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Editors' Office Hours free-for-allTom Merritt joins in on the fun with Brian Tong and opens the floor to any tech questions you can dish out. Offer up your worst, for these gallant men dread not.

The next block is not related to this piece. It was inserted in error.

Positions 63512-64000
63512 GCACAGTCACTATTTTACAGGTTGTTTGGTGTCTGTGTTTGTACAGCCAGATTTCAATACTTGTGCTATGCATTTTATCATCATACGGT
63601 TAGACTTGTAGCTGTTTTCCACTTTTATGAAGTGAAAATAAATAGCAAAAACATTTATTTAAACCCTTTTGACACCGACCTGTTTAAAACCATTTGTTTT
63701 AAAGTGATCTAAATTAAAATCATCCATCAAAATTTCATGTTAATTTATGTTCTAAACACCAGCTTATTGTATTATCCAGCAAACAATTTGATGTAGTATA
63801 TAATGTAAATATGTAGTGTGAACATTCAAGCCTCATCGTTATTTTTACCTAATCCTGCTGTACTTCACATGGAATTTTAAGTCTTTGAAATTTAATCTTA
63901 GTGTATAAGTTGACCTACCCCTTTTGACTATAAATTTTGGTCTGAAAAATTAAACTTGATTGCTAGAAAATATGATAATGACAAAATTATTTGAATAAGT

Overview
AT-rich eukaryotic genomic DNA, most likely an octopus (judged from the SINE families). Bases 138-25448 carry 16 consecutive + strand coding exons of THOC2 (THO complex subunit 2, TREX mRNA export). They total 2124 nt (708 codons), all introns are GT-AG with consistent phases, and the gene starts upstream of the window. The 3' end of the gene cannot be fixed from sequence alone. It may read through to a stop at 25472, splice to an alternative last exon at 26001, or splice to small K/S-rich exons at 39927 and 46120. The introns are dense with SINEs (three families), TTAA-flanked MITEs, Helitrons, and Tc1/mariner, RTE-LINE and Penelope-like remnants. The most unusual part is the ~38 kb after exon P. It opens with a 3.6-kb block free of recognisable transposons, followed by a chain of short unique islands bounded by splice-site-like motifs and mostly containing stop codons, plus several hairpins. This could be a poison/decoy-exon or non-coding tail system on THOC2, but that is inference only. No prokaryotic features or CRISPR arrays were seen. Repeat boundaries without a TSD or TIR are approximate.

[ music ] ^M00:00:05 >> Hey, what's up guys? Welcome to Editor's Office Hours. We have the man, Mister Tom Merritt here. >> Howdy. >> For the first time, I'm hosting the show and you're the guest. Normally, it's the other way around, right. >> Right, you never had me on Crave after you took over. >> You're never available. >> I wanted an appearance on Crave so bad that they even like, Brian, oh, my God. >> Anyways. We've got the man, you know him, you love him, Tom Merritt's here on Editor's Office Hours. We're basically gonna answer whatever questions you guys have, anything you want. It can be about shows, recent videos we did, some of the latest news topics, specific questions you have for us. Yeah, I don't know. >> Television shows that you should watch. >> Yeah. Things we like, we're gonna talk about them. And all you have to do is up here in the, is it here? No, it's here. Here in the right hand corner, you have a little box that says submit a question, just type it in, if you're not registered with CNET.com, it'll just ask you for a quick user name, password, and email, and then, you'll be able to participate and we'll jump to your questions. First of all, like, how was your weekend, dude? >> It was good, it was good. >> Did you do anything techie because, you know? >> Yeah, I did a little research on Boxee, >> Boxee, oh, okay. >> That plug in, that hack for Apple TV that allows you to expand the Apple TV. So I think I might shot that as an insider secret tomorrow. I didn't actually do it though, cause the thing is, this is one of the problems of working at CNET is that, it's like, I got the Boxee thing and I went through the instructions, I saw how it worked. I'm like, oh, this is pretty easy. I'm just gonna flash it to a drive and I'm like, wait, I can't do it yet, cause then I'd have to undo it. >> Ha, ha, yeah, yeah, yeah. >> And then, I need to do it when I shoot it. >> You need another Apple TV or do it, and then, like, reformat your Apple TV. >> I don't want to do it >> [Inaudible] lot of TV shows this week. >> Like Torchwood, I've been catching up on the Torchwoods. >> What's? >> It's a BBC mara-, I'm sorry, a BBC series. >> Mm-hmm. >> It's a spin off of the doctor, of the new doctor who - >> Got it. >> I watched True Blood, Entourage. >> Excellent. Okay, well, what we're gonna do with Tom is - >> Baseball. >> Baseball. What we're gonna do with Tom is basically ask him questions. We have two already in the cue. Keep on firing them away for you guys that just want to know anything and I guess we could just start off. This one is from DiggDoug [assumed spelling]. >> Yeah. >> DiggDoug is a regular here and we like him. >> He's in early. Eleven eleven AM. It's like, I'm in, I'm out. >> He's ready to roll. Okay, DiggDoug asks us, okay, we all know you're both Mac heads, I mean, I use both platforms. >> I'm not a Mac head. I'm a platform agnostic. >> Before, even before, I mean, you recently worked on a Mac within about a year or so? >> I got a Mac in January. >> Okay. So, you know? >> I've had Macs before in my life. >> Mm-hmm. >> And I use, I like to use Linux, especially a Boo-Too Linux. >> Yep, any Boo-Too questions, fire them away cause [inaudible]. >> I get the reputation for being a Mac head because Veronica was the Mac head on Buzz Out Loud and when she left, I had to try to take up the devil's advocate side of Apple stuff because Molly was, you know, very antagonistic to everything, Windows Vista as well as Apple, so I think that may be where that came from. >> Cool. So, DiggDoug, maybe I'll have you go first, what you think. New MacBooks on the fourteenth? What have you guys heard? >> I've heard that they will give you a large aluminum block and you'll carve it, no, I'm just kidding. There's that big story out about how Apple might start its own manufacturing process using lasers and large aluminum blocks to carve out cases. >> And water cutting. >> Yeah. Yeah, yeah. Lasers and water cutting, pretty cool stuff. But, as far as the MacBooks coming out on the fourteenth, I think, I think, first of all, that's a rumor that it's gonna be MacBooks. It's actually not even, have the invites even gone out? Or is this still a rumor to the announcement? >> No. There still has not been an official statement saying we're gonna have an announcement. You know, normally, the media knows, like, two weeks in advance. >> Yeah. >> Or maybe a week in advance. >> I think it's likely that there will be an announcement. I think if there is an announcement, it's more than likely, it'll be about MacBooks, it'll be about laptops. And I don't think you're gonna see anything crazy new. >> Yeah. Yeah, everyone's been talking about, oh, it could potentially be a touch screen. I don't think they're there yet. No, the whole touch screen laptop, touch a tablet. >> Yeah, I don't think it's gonna be a tablet. I think, I think there will be something, there's always got to be something unique, otherwise, they wouldn't be having an announcement. So, I think you may see some touch, some expansion on the touch part of the track pad. >> Mm-hmm. >> I think you might see, maybe get a look at Snow Leopard. Meow. Which is kind of the incremental version from Leopard that they're gonna come out with. It's the next version of OS ten. Maybe we'll get a surprise announcement. But they've got to refresh that MacBook line going into the holiday season. >> Without a doubt. And it's been about a year since the refresh before that happened so the time is right. >> Yeah, absolutely. And then, I think, you know, how we're talking about we don't think anything crazy or revolutionary will come out. If they had something that was really out of the box or revolutionary, I think they would hold onto it for Mac World anyways because that's the show where they cater to the consumer. You know, we have the iPhone. We had the MacBook era which had, you know, different, you know, the pulse was different about how people felt about that. But, Mac World is the flagship show for Apple. They're not gonna release a flagship brand new product on October Fourteenth. >> No, I figure, I think you're gonna see a line refresher and the likely line will be the MacBooks. >> Mm-hmm. Okay. Cool. So we're getting more questions. I don't know if you want to take a scan. Okay, here we go. Let's jump to this one from Inaps [assumed spelling]. >> Uh-huh. >> A little further down. I think it's BOL related for you. >> Yep You want me to read it? >> Yeah, yeah. >> Hey, Tom, this is actually Radio from the BOL chat room. Hey, Radio. I can't afford an iMac. Can I get an Apple Mini and use my Windows monitor keyboard and mouse? Yes, you can. Now, if your Windows keyboard and mouse are USB, you got no problems there. >> Mm-hmm. >> Cause all the connections on the iMac or the Apple Mini are USB. Windows monitor, you'll need an adaptor, that's pretty much it cause, again, all the Apple products have the DVI out, like this little port instead of the VGA port so your Windows monitor, if it has a DVI connection on it, you're good, but if it, more likely, as it more likely does, has a VGA connection, then you'd need an adaptor, but yeah, you should be able to use all that stuff. >> Cool. Yeah. >> You know, the problem is, if you have a PS2 mouse or a PS2 keyboard, that's the older connector. >> Serial connector, I think. >> I don't know if there's, is there an adaptor to go PS2 to USB? >> You know they do make them. >> Make the hub, yeah. >> There's a company called Keyspan that made an accessory that went from that serial adaptor to USB, but because it's been, you know, for the most part now, it's mostly USB based. I don't know if it's still readily available. They used to have them at Apple stores. So, but the company's called Keyspan and I definitely know they have an adaptor. I think it's around twenty, twenty-five dollars for it, but it does exist, so. >> The short answer is yes; it may or may not take some work. >> Mm-hmm. All right. Cool. We have a lot of people that ask us these questions but I think it's always good to kind of refresh people's memory because it's still pretty hot at the top. We have a question from Pac Gamer and Pac Gamer asks us, what are you views on Google's G one? I've talked about it before here on Office Hours so maybe you could kind of spit off the top of your head. >> Yeah, I mean. >> What do you think about it [inaudible]? >> It's fancy. I don't think it's all that great looking. It's more of a question of what do you think of android because G one, first generation phone. Never get a first generation phone. >> Yeah. >> It's on T mobile which, if you're gonna have to be lucky enough to have an area where T mobile is a good carrier, here in the Bay Area, it's not one of the better carriers as far as reception. As far as being able to get a signal. I know a lot of people with T mobile that they do just fine but they complain about it. So, G one is interesting in being able to look at it and see what it does. As a consumer, I would hold off. >> Okay. And also, just the adoption of T mobile doesn't really have three G networks in place yet. >> They do. >> They have a few. >> They do but it's not - >> But their coverage is very initial for them. >> It's not for them, right. >> Compared to at least how it's established, AT&T is just - >> They're also on a different three G than AT&T which is not necessarily a big deal if you're gonna buy a G one, but as far as, like, buying an unlocked phone. >> Mm-hmm, mm-hmm. >> It can be problematic. >> Okay. Cool. I don't know, you want to take a look over there? >> Yeah, is that we're gonna bounce back - >> Yeah, yeah. We'll just do that. >> [Inaudible] says, hey, Tom, is there any decent video editing software for Linux, specifically, a Boo-Too eight-oh-four? I'm used to Adobe Premiere and Sony Vegas on the Windows side of things. Yeah. I just ran across something recently and I can't recall the name, video editing on a Boo-Too, specifically. And let me see if I can pull that up. If you want to tap dance or sing a song. >> Okay. I can. >> I can probably find the answer to that. I just saw a blog posting this weekend about it and I think, no, that's old. I just need to find a name but, apparently, there is a, there's a video editing software that's gaining some popularity amongst the Boo-Too crowd. >> Yeah, unfortunately, I have no knowledge on this one for, at least for the new Boo-Too stuff. >> Uh, let's see, I've got video editing of Boo-Too at Wiki, at Wiki dot shomedo [assumed spelling] dot com and they recommend Audacity for the audio. They recommend VLC for the cropping and editing. That's not what I heard. That's not the thing I'm thinking of, though. >> Let's, you know, low level all the [inaudible]. >> This is just like how to do all the different stuff. >> But it's like a full on application, at least, that gives you more than, kind of, some basic stuff? >> Yeah. There was something out, that was, that was really getting some traction. I'll keep poking around for it and we'll see what we can come up with. >> So what we could do right now, I mean, this actually might be a perfect time, guys, keep on sending your questions up in the right hand box. We can go to video, maybe you can talk about it a little bit. You did a video about the Tomato router. Can you kind of give a little preface on what that is. I have not idea what we're talking about. >> Yeah, Blender, sorry, video editing in Blender for Boo-Too. I think that may be what it was. So, I'll throw that out there. Okay, so the Tomato router. >> Yes. ^M00:09:52 >> Tomato is one of many different third-party firmwares that you can put on your router. See, now you go buy one of those little Wi-Fi routers and it's sitting over there in the corner and, all of a sudden, you start to come across different functionalities that you wish your router could do, like, look around on a site survey and found out what Wi-Fi signals are available in your area. What part of the spectrum they're using so that you can move to a different one and you don't collide with each other. It can track your bandwidth so you know exactly if you've got multiple devices on that network, exactly how much bandwidth are you using via the router? It can log that for you. And it's as simple as plugging in your router to your laptop with the Tomato firmware download, picking the correct firmware for your machine, which means you have to turn it over and look at, maybe the serial number, maybe the model number, and then, look up the read me, actually read the read-me file. >> Actually do that. >> Then pull in the proper firmware and now you've got a brand new way to operate your router. Turns out you don't like it, you can always go to the manufacturer's website, download the firmware for your router, and re-flash it to the router. But flashing the firmware, while it sounds really hard, it's a matter of pressing down, you know, upload, selecting a file, and uploading it to the router. >> So, everything you said will probably be on the video that we're picking to play here? >> Yeah, on the video actually, we'll actually show you how to do it. >> Cool, okay. We will catch you guys in a few minutes. Sit tight with us and keep on sending your questions in. >> I just bought a new router and have this old Linksys WRT fifty-four GS just lying around now. But rather than ditch it, I'm gonna give it some new life with new third-party firmware. It's pretty easy. I'm Tom Merritt from CNET.com, I'll show you how to it on today's Insider Secrets. ^M00:11:26 [ music ] ^M00:11:36 >> Every router like this one has software that runs on it and what we're talking about is changing that software from the factory default to an open source version. And whether you're replacing your old router or you're just frustrated with your new one, there are a few reasons you might want to do this. My Linksys here can only act as an access point for turning my internet into a wireless. Now, the Tomato firmware, that's the firmware I'm gonna put on here, will allow it to act as a bridge, allowing machines in my house that don't have Wi-Fi access to the network wirelessly. It can also act as site survey tool giving me the strengths of nearby networks and letting me know which frequencies they occupy. Now, in a crowded neighborhood, this can help you reduce interference on your network tremendously. Tomato also has a bandwidth usage monitor. If your ISP has a cap on bandwidth, this is indispensible in telling it you're close to the cap. There are also other features like Wake-on-LAN, static DHCP, and more. So how do you do it? Well, there are many third-party firmwares out there. Some work better with specific routers. Look around at DD-WRT, FreeWRT, Terrifa [assumed spelling], others to find one that works with your router. I'm gonna use Tomato which says it works with the Linksys WRT fifty-four GS versions one through versions four. Look underneath your router for a serial number, or more specific, model number to match it up. Then, download the firmware, extract it to a folder, read the read me file to determine which file goes with your router. Then, connect your router to your computer. Open the router's admin screen as described in your manual, or just look it up on a search engine. Click administration, click firmware upgrade, select and upload the correct firmware for your router. And you want to wait for about two minutes while the firmware is uploaded and flashed. Then, it should reload to the Tomato screen. Now, Tomato advises you may want to reset the settings to default to avoid any minor incompatibilities between the Linksys firmware and the Tomato firmware. Also, you'll probably want to browse around the FAQ at Polarcloud.com for more info on how to use the new firmware. That's it for this Insider Secret. I'm Tom Merritt, CNET.com. ^M00:13:43 [ music ] ^M00:13:48 >> Okay, we are back. Hopefully, that video helped you guys out for a lot of people are really interested in how to track their bandwidth because of that whole Comcast cap issue so it's really something that's relevant to almost anyone that is using Comcast with is a lot of people, at least I know, in the Bay area. >> Absolutely. That's part of the reason but it's also a good way to make use of, like I said, old router stuff. >> Okay. So before we jump into questions, you were talking about how your catching up with your TV. >> Yeah. And so, is there a lot of shows that, like, you know, you haven't had the time to watch during the week because - >> Actually, it's more with the Torchwood thing, it's a show that I always meant to watch and never did. So, then I finally sampled it on HD Net, actually on television, but it was in the middle of season two. So I started watching it there and decided, you know what, I want to go back to the beginning and catch up. So, I actually am buying it from iTunes, $1.99 an episode. >> Wow. >> Which, because they're not streaming it anywhere else and I could pirate it but I decided to play by the rules. >> Ah, good Tommy boy. >> I know. I'm such a Pollyanna. >> Well, that actually kind of could lead to this question that we have from Engineer Chick and she's asking about, you know, is there actually a single set top box that can really get, you know, these different type of streaming videos whether they're from iTunes or different sources. Let me just read the question here. >> Sure. >> It says, Tom and Brian, I'm looking for a set top box that will stream iTunes, Netflix, and Amazon movies and TV shows to my HDTV, as well as, play media from my home server. Is there one single box that does it all? >> Yeah, take your Netflix Rowcou [assumed spelling], your TiVo and your Apple TV and tape them together. No. >> Tape them. >> That's a tough one. Now, the easy answer here is a media center PC because a media center PC would be able to run iTunes, it's be able to stream Netflix in Internet Explorer, and be able to stream your Amazon on box purchases or download to play them. But that is probably the most expensive way of doing that. So, on the cheap, there's the Popcorn Hour router but it won't stream the iTunes DRM stuff. >> And most of those - >> And it's not gonna stream Netflix, so it really doesn't apply. >> Basically, all those set top boxes that aren't, whatever, Apple TVs, they're not gonna be able to stream Apple DRM stuff because, you know, we were talking about it during the break, the Xbox three-sixty, there's those little software program called Connect Three-Sixty from Knoll River software that allows you to play your music from iTunes but if it's DRM protected which all the store bought stuff is, most of it. >> Mm-hmm. >> Except the iTunes plus stuff, then you can't play it. >> And when you said yeah, all the TV shows, all the TV shows are DRM coming from iTunes. So, really, the only easy answer that I can think of is a media center PC. Try to get something stripped down that has a TV tuner card attached to it. But there's not one box that does it all, yet. Yet. Although, Netflix, Rowcou, I'm sorry, Rowcou keeps making noises about how they're gonna expand the streaming abilities. That iTunes part, though, that's the part that's gonna always gum you up. >> Yeah. >> Because Apple doesn't want anybody else but Apple to be able to play it. So maybe you could take an Apple TV and mod it with Boxee, frankly. >> And see if you could [inaudible]. >> Because that's the whole point of Boxee is being able to stream stuff. I don't know if you'd be able to stream the Amazon unboxed though. >> Yeah. I haven't played with the Boxee service. >> Certainly not gonna be able to stream Netflix with it, so no, that's not gonna work either. >> Cool. >> Cool. >> Okay. Hopefully, that helped you out. It says, here's a question maybe you want to try, ah, take whatever question you want. It doesn't matter. >> What's the one? Which one are you looking at? >> Where was it at? Oh, someone asked, this is more of a personal, Wogus [assumed spelling]? >> Wogus, where's Wogus? >> Right here, oh, wait. As soon as you scroll up. >> Olivia Harris. >> Oh, there's always ones coming in. >> Bradman. >> It's, the questions, basically, here, I'll read it for you. It says, from Wogus, is Tom, do you still play World of Warcraft? If so, give us some details about your character. >> Oh, you know, I haven't played Warcraft in a couple of months now but my character was an undead [inaudible] and I left it at twenty-third level. >> And you have a life outside of that so you stopped touching your undead [inaudible]? >> You know what? Even when I was playing it, it wasn't, it wasn't like all consuming. I was just going in, you know, at times when I would normally play some other sort of video game or watch a television show so it's not like I was stealing time from the great cancer solving project that I would otherwise be doing. I like Warcraft. I think it, I think it's fun and I don't, I understand that people are going to get sucked into it and it can take over their lives because it's very immersive, but I also think that those people are probably the kind of people who are gonna get sucked into a lot of [inaudible] so it's not Warcraft's fault. >> Yeah, that's true. Talking about a game that you can get sucked into, I don't know if you've heard about it much, but have you heard of the game from Sony for PS three called Little Big Planet? Have you heard anything about this game? >> Little Big Planet, no. >> It's basically, to really make it a quick summary, it's a platformer game so, you know, you have, like, your old school Mario and Sonic the Hedgehog type game. >> Mm-hmm. >> On a two D kind of scale but what this game allows you is ultimate creation, and so, there's a lot of social community aspects to where you'll have these levels that are, you know, kind of two D platformer levels but within the game, it has a ridiculous creation engine where you can create your own levels, and then, publish them and other people who are playing the game. >> Ah, that's cool. >> Can play your levels. You have four players going on at once. I just got access to the beta of it and it's ridiculous. It looks kind of, when I first heard about it, I'm, like, oh, whatever. It's just gonna be kind of a corny game. But there's so much creativity and so much charm to the game, I'm super excited about that. >> What's it cost? >> Uh, I think it's gonna be sixty dollars. So, Little Big Planet, I'm just telling you, look for it. >> And no ongoing cost? Just sixty bucks? >> No, no ongoing cost. >> That's pretty cool. >> Yeah, yeah, no ongoing cost. >> Got a question here from Pacgamer [assumed spelling]. It says, what would you say is your most used gadget? >> Well, I know mine. >> My laptop is my most used gadget. I have got Lois, she's a MacBook Pro, dual boot, Windows and OS ten and also VM ware running on it, or running Windows XP. But, when you say gadget, you probably don't mean laptop, right, so, my phone, of course. Yeah, I have the phone that Apple makes. >> He is a Mac head. >> Yeah, I mean, I left my laptop at home, accidentally, on a trip and I was able to do almost everything I would have done on the phone. So Smart Phone, that's, they really have become the ultimate gadget. ^M00:20:07 >> Yeah. And also, like you said, when you left your laptop at home, I tried to just see how much I could actually do without a laptop, with iPhone, and let you know, I rarely bring my laptop around, at least, you know, if I, before where I could kind of be, like, I think I might need to bring my laptop to browse the web, I don't even think about it any more. I just bring my iPhone. >> I couldn't do the Darma initiative online game where you're taking tests. You couldn't do that very easily on the iPhone. It's kind of hard to read some sites because, just because you don't have much of a screen. I wanted to respond to some mail on a laptop rather than having to use that [inaudible] keyboard. >> Yeah, that's true. >> That was about it, though, as far as what I couldn't do, really. >> For you, for your fingers, how do you like the keyboard? Cause my fingers are small so I have an easy time. >> It took me about a year to finally get to where I can type regularly on it. But I still don't want to do anything long form. I just want to do short stuff cause there is pain in my brain when I use it. >> Okay. Very cool. Here's a question from LukaX [assumed spelling] two three, and he or she asks, hey, guys, what do you think of the new iPod Nano? Do you think it is as sexy as the third generation version? I know right off the bat that third generation was kind of the short chubby Danny DeVito, I compared it to Danny DeVito and - >> So the new one for you is what you're saying. >> Yeah. >> Or, you think Danny DeVito is sexy. So what's your answer? >> Come on, you know - >> I know where you're at. >> Yeah, I like the, I call, the thinner one is the Keira Knightley versus Danny DeVito. >> Ooh, wow. That's quite a difference. >> Yeah. >> Frankly, I think the second, the old Nano, the first, I think that was the sleekest looking one. The new one's taller, you know, so, it's all right. I'm just never a big Nano fan anyway. They're too limited for me. >> Well, yeah, for working out. >> Although I do live with only sixteen gigs now on my phone so I guess I've given up that. But because it can do all those other things, and so, I'm willing to live within that. I, for a long time, I was like, no, I need iPod with as many gigabytes as possible. It's like I have my whole library on there. I don't live that way any more. Things have changed. >> You evolved, Tom. >> Hal two Z [assumed spelling] has an interesting question, says, could you post CNET Live on Thursdays after they are taped? I can't catch the show live and sometimes forget to watch Fridays so there are times I don't see it until Saturday or Sunday. Yes. That is going to happen, actually. It was the encoding process that was making it take so long to post. And we have changed that encoding process so that it can be much faster. I think this last week there was a little bit of technical difficulty which is always, you know, gonna be something unforeseen. But the idea's that CNET Live will post much faster after the live taping which is Thursdays at four PM Eastern, one PM Pacific, ten AM Hawaiian. >> Ten AM Hawaiian. All right, here we go, another question from Wogus. Tom and Brian, every consider switching outfits? Brian would look sweet and Tom, I just can't picture it. >> Yeah, no, I've never considered that. Probably never. I'd consider it and say no. >> We've talked about going shopping together though. >> Yeah. >> For clothes. That's the truth. >> I don't think that what works on Brian's gonna work [inaudible]. >> Your hair, why don't we just start it gradually? You can put on the handcuff necklace right now. >> Yeah. So, do you have a key? Cause I don't want this thing to get stuck around my head. >> Take it home and tell me what your wife [inaudible]. >> That's not bad, actually. That works. That's all right. We're not gonna switch shirts though. It's not that kind of show. >> Oh, Tom is so street, man. >> Bradman one two three, that's me, baby. Rural route, if by street, you mean country road. Bradman one two three says, I'm in the market for a new laptop but I'm concerned about Vista. Are there any downsides to a Mac? Downsides to a Mac, well, depends on what software you have. If you've got a bunch of Window software and you get a Mac, then, it's gonna cost extra to be able to run that software on your Mac because you're gonna have to buy a new copy of Windows, or pirate one, which is illegal. So, unless you want to break the law, you're gonna have to copy it. I'm messing with my mic here. >> He's not used to the placement of the chain. >> And the Macs are not terribly much more expensive for what you get than PCs, but you can't, you can get much cheaper PCs if you go Windows. So there's a couple of cost considerations there. Otherwise, I think OS ten does pretty much everything. There's lots of great open source programs available for OS ten. It's based on Unix so that you get a tiny bit more security caused it's based on what, free [inaudible], right? So, you know, I wouldn't be too concerned about Vista. If you're living in a Windows World, you got to a lot Window software and you can find a good, like, sub one thousand dollar Vista laptop, you're probably gonna be fine. Vista's not having the problems that it did at launching. >> Okay, excellent. >> You got another one? >> Sure, this one is from let's try and get, I'm trying to find someone who hasn't asked us, okay, here we go. This one is from Peter A. Norris, I believe that's correct. >> If that's your real name. >> Do you know who that is? >> It just sounds made up. >> The question is, I want to store and share family photos and videos with family members around the world. Is there a good solution for this? >> That's a good Brian Cooley question. He's always into this stuff. I mean, for sharing, there's SmugMug and Flicker. The problem is, not the problem, but with Flicker, unless you pay, you only get to store up to a certain amount, and then, your stuff is still there but you don't get, it's not visible or available for sharing any more. And then, with SmugMug, you have to pay after a certain time period. Those are, but they're both good services, and then, Picasa, actually, from Google is another one that's good and they give you some third-party, or not third-party, they give you some installable software to manage and share. If you're on a Mac, you can share photos through dot Mac but you got to pay for that. That's ninety-nine bucks a year, well, yeah, seventy-nine bucks a year now. >> I think it's ninety-nine still, actually. Yeah, yeah, yeah. >> So, you know, those are ones I know about. You got any other photo sharing? >> No, I mean, to me it's like, Flicker is like, you know, kind of the universal one. It's easy and it's convenient, you know. >> It's not a great storage solution. It's a good sharing solution though. For online storage, you know, you can handle it two ways. You could use Flicker for free for sharing, for just throwing photos out there, and then, you could go and use like an Amazon S three or Carbonite or, you know, some other backup service just to store the photos and have them backed up. Or local storage. Buy a hard drive, they're cheap. >> Yeah. I mean, that's the best way to just back it up, have it click to access and, you know, you'll never lose it. So. DiggDoug wants to know, do you think Apple will let Flash onto the iPhone now that Adobe has made it. Cause Adobe's safe. >> Okay, we may have Flash that works on the iPhone. It's in your court Apple. >> Well, they just announced that they did have a version for it, you know, I guess an Apple approved version. >> Yeah. >> Or one that they were considering. So, I think it's a matter of time. >> Rubber meets the road. Come on, Apple, what are you waiting on? >> Yeah. It's just up to them. >> No, I don't think they will. >> At all? >> No. >> I think Apple, well, maybe not at all, but they will delay this as long as possible. >> Yeah. >> My theory is that Apple is really, really trying to see how far they can push Quick Time as an online format. And possibly, they've got a little something, something under way to put out their own version of a silver like or flash. >> Is that kind of what you've heard? >> No. This is gut, making this up. >> Okay. >> Just totally making this up. I have heard about the Quick Time thing. I've not heard about any secret projects. But I'm saying, that wouldn't be outside of Apple, and if you look at their history, to have something like that to push onto the market. So, I have a feeling that Apple's dragging their heels on flash support and they're gonna drag it for a little longer. >> Mm, okay. >> What do you think? >> Sorry, I was reading a question, like, as you were finishing up. >> Oh, what's the question? >> I was like, hmm, interesting. It was, well, someone wrote, this is CLY, he wrote, how soon before we see a Tong-Cooley Smackdown? Cooley said he wanted to put Tong over his knee. It would make a great special. When did Cooley say that? >> I guess it was the week I was gone when he and Molly were on. >> Oh. Yeah, because, see, he's, Cooley has yet to respond to my little tirade about him. >> Uh-huh. >> And it was, it was all about love but, you know, I just had to let him know how I felt. >> I think you should prize fight each other. I'll referee. >> Yeah, you can be the third party referee. >> But Brian, which Brian? >> Battle of the Brians. >> Olivia Harris says Jeanie from the BOL channel refuses to get in here because this is trying to kill the IRC chat. Any possibilities of combining both and moving to IRC? Well, I know that we're trying to bring the watch BOL.com which is where the IRC chat is, into the CNET universe and integrate them. Would we ever do IRC chat along with this, producer man? Anthony? Ask the boss [inaudible]. I wouldn't mind that. What's nice about this is, we can moderate the questions so I think we should have both so that we can have a free flowing chat room that we can check in on and see what's going on there. >> I think the hard part is that we're trying to get through these questions and answer them for you and neither of us is really, we don't have someone focusing on what's going on in the actual chat room. >> Yeah, it would be too much to try to do any kind of orderly question. You've seen the chat room flying by. But that doesn't mean we shouldn't have a chat room. >> I don't got three eyeballs, man. >> You don't. Well, actually, you have a pineal gland, but that doesn't really count. Although it is light photosensitive, it's not outside of your forehead. >> Okay, thank you. >> We'll get into some more biology the next time I'm on the show. >> You know, next time, it should be a focus on biology, Tom, the biology prof. >> Yeah. >> I'd like to see how far that one goes. >> See how many inaccuracies I, I just got into the IRC chat room to say hello. Hello. Everyone's like sad. >> We haven't forgotten about you. >> Okay, we'll take, it's twelve o'clock right now and we'll take two questions, two real quick ones. >> Two more. >> Just kind of to wrap this up. >> Don't have to go home but you can't stay here. >> Yeah, man, these questions keeps on [inaudible] so it keeps on moving the one that I was just looking at. >> What do you think of the ASUS EPC? Is it a good deal for what it is? Yeah, Nick and Tina, I think it's a good deal for what it is, absolutely. Especially the Linux version, cause if you do have Windows laying around, you can put on there and you can dual boot it. But, it just doesn't, for me, I need to have, and this is following my pattern that I mentioned earlier about, I have to have all my music on my iPod, and then, the iPhone came along and I'm like, well, I guess I can live without it. Right now, I still feel like, I want to have a hard drive where I can download and install a lot of things and have all the options that I have so I can carry that big old MacBook Pro around with me. But, there might come a day where one of these NetBooks really catches my eye and has all the features that I can't have, somehow, with my MacBook. But the only one really is weight, I mean, it's the light weight. Otherwise, I get to do a whole lot more with the bigger laptop. So, for me, it's not - >> [Inaudible] >> But if you don't care about having that much storage with you, or if your storage is accessible on the net, maybe that's what it would be that would bring me over to the NetBook side. I think the EPC is a great deal. >> Okay. Killer. And then, this last question we have, thanks guys for writing everything but we're gonna wrap this up. This is from FatMoKid [assumed spelling]. >> FatEmoKid [assumed spelling]. >> FatEmoKid. >> Yes, he bought my wife's iPhone. >> Seriously? >> Yeah. >> Okay. Well, he asks, [inaudible] Tom and Brian, I was wondering if you have used the Zune [assumed spelling]and your thoughts on the newest version of the software, cordially, FatEmoKid. I've just recently did a prize fight, actually, with, that's coming out this week, with actually, I think it's releasing tomorrow, with the latest Zune three G flash base versus the iPod fourth generation Nano. And so, I didn't get to play with the software, I mean, I've been able play with the earlier Zune. I don't know how much time you're had to hands on with the Zune. A little bit? >> I've had very little hands on with the Zune so I can't say too much about it. But, you know, I know that Cooley likes it. I know that Molly fell out of love with it. I think the new version makes it better. I still think Microsoft is moving along and third version of that Zune is the one that's going to bring it into play. The problem with that strategy for Microsoft is that MP Three players are becoming PDAs. >> Mm-hmm. >> They're becoming something that's sort of a specialty device that nobody buys in bulk any more. They're not there yet, don't get me wrong. But they're getting there. >> They're evolving. >> And so, unless there becomes with a Zune phone, I think that's where people are going. They're going to instinct, they're going to Dare, they're going to the Apple phone. So, I don't see people really buying MP three players in greater and greater numbers and that's what's bad news for the Zune. As the Zune gets better and better. >> And then, our FatEmoKid leads specifically to how was the software? I mean, I love, I actually, the Zune is underrated because people automatically dismiss it because they're like, oh, whatever, iPod. I'm telling you, the Zune player has a lot of compelling features that make it really fun. If you do, if you're into the subscription service, or you like doing that type of stuff, called Zune Pass, there's actually a feature in it called channels, and essentially, these are created playlists or [inaudible] made by Zune or they could also be like a specific person who has, like, a group of songs that you kind of follow, almost like an RSS feed. It's a list and it changes every day and you can get an update of different music, and then you can, you know, purchase those songs right off the bat. It always just keeps your collection fresh, but the fact that you can have access to that, listen to it, it's really nice. And honestly, I do like the Zune interface. >> Yeah. >> It's not ugly, it's not stupid, it's surprisingly pretty dang good. >> The new Zunes aren't as chunky as the old ones, too, so that's a good thing. >> I mean, I got to give [inaudible] I used to be a Zune hater, to be honest, and then, once I started really digging into it, it's not, it's not that bad of a device at all, so, hopefully that helps you guys. Okay, that's, I think that's gonna do it for today. My voice is like shot out. Can you tell? >> All gone. >> Okay. Thanks a lot for coming in, Tommy. >> Always good to be here. >> And then, tomorrow, we will have the Boom, Bonnie [inaudible]. >> Ah, it's gonna be like Crave in here. >> Yeah, I guess it's gonna be like Crave. I don't know. >> Crave with questions. >> Trying to see what type of prank I can pull on her. But thanks for coming again. Eleven thirty P, sorry, eleven thirty AM, west coast time, two thirty PM, east coast time, we'll see you guys tomorrow. ^M00:34:20 [ music ]